If it's something we love to do, we just have to do it. There's no choice for us.

  22. "There’s a place in all of us that longs to express ourselves." That sums it up for me. Do I dream of someday having my novels published and being paid? Of course. But if neither ever happens I'll still be writing. Now that I've discovered the exhilaration of spilling my words across pages there's no going back. :)

  23. I don't have any illusions about making it big. In fact, fat chance. It'd be nice to think that writing would feed my stomach, but the reality is that my soul feeds off the writing. And I hope it feeds others. That's enough for me. Though I think my husband would like to see cold hard cash--and lots of it.

  24. I've made a little money this year by writing magazine articles, but I think I'm earning a couple of pennies an hour. Thankfully, my husband is the breadwinner, so I don't feel the pressure to earn money.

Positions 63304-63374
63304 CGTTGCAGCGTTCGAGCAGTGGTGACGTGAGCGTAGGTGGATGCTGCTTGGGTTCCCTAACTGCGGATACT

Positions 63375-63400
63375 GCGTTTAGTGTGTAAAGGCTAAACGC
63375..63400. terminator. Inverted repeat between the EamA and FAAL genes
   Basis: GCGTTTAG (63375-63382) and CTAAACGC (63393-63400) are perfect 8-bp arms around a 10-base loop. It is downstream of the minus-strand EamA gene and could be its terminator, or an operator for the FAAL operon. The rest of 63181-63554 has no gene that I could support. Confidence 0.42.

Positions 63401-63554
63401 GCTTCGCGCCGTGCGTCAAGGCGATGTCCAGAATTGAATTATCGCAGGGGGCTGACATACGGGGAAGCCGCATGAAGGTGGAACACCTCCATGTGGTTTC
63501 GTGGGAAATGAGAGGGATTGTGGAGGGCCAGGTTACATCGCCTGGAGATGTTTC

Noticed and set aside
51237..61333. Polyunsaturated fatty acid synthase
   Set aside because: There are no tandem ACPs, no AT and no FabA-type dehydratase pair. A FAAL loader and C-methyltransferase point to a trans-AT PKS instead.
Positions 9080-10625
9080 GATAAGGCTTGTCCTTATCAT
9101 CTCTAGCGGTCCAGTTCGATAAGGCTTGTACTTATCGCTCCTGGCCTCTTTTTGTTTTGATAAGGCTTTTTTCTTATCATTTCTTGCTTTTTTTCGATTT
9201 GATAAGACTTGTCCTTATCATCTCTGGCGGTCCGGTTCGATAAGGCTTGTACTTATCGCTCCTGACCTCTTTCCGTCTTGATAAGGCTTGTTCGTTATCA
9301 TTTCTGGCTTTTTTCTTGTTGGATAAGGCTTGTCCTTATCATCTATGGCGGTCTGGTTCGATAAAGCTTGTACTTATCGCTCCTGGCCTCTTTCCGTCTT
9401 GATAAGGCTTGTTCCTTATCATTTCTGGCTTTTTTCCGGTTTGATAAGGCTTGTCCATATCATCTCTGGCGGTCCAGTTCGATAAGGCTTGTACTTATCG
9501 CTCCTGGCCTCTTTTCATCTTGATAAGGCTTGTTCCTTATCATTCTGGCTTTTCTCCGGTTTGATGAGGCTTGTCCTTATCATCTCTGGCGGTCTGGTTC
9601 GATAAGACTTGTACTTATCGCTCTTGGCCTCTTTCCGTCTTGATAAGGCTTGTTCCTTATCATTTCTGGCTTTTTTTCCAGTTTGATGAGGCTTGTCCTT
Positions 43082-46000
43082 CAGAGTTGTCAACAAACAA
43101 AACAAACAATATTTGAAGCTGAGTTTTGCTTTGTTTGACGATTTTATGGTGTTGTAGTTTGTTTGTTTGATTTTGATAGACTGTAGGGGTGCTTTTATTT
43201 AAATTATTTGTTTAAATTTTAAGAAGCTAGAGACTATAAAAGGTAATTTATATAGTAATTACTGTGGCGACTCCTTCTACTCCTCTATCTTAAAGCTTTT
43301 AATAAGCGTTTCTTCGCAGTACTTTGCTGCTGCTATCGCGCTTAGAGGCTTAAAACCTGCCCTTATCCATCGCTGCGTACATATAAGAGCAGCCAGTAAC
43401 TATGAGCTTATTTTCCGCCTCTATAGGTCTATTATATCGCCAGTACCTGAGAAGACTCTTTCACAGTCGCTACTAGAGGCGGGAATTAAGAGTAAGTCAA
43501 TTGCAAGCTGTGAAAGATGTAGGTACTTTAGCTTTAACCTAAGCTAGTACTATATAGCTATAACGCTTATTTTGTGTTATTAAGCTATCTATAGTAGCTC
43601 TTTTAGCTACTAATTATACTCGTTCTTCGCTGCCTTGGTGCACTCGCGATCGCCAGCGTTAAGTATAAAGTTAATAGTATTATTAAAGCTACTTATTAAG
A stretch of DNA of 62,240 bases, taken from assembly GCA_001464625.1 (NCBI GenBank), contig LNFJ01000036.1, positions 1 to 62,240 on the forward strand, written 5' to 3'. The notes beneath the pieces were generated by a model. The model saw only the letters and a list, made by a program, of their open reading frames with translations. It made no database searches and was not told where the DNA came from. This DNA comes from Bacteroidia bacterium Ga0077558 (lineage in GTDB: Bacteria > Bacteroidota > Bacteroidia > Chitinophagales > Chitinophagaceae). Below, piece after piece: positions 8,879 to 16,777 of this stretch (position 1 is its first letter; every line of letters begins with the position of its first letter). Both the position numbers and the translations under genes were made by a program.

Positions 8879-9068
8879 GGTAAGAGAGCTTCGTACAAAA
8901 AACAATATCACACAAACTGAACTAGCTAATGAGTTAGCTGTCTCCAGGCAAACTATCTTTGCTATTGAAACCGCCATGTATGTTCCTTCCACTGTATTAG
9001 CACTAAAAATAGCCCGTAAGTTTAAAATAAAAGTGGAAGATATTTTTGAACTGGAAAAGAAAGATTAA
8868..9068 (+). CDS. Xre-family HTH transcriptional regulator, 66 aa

However, even if I did need to bring in money by getting a real job, I'd still be writing! I just love it too much to stop. I love doing research for nonfiction (I mean, totally, totally love it). I love plotting a new story and actually finishing it. I'm just blessed to be in the game.

  25. I loved the comments you listed. For me, I write because I can't NOT write. Even if no one besides my family reads my words, it's something I need to do.

  26. Jody I love what you shared here today! All three of these main points resonate deeply with me! ;) Thank you for continuing to share such helpful advice! many blessings to you and your unfolding journey! hugs, Jenn

  27. I love reading your post because you always pin exactly how I feel or answer a question I didn't even know I had.

    Awesome post!

  28. Jody, when I'm late to the party, as I often am these days, I wonder if my comments will even get read or matter, but I do want you to know I'm here and reading. I definitely am not motivated by the thought of making it really big. I honestly can say...I don't think I would want that. I really mean that! But I do love the power that words carry and the thought that I might affect people in a good way with mine. There are few things as wonderful.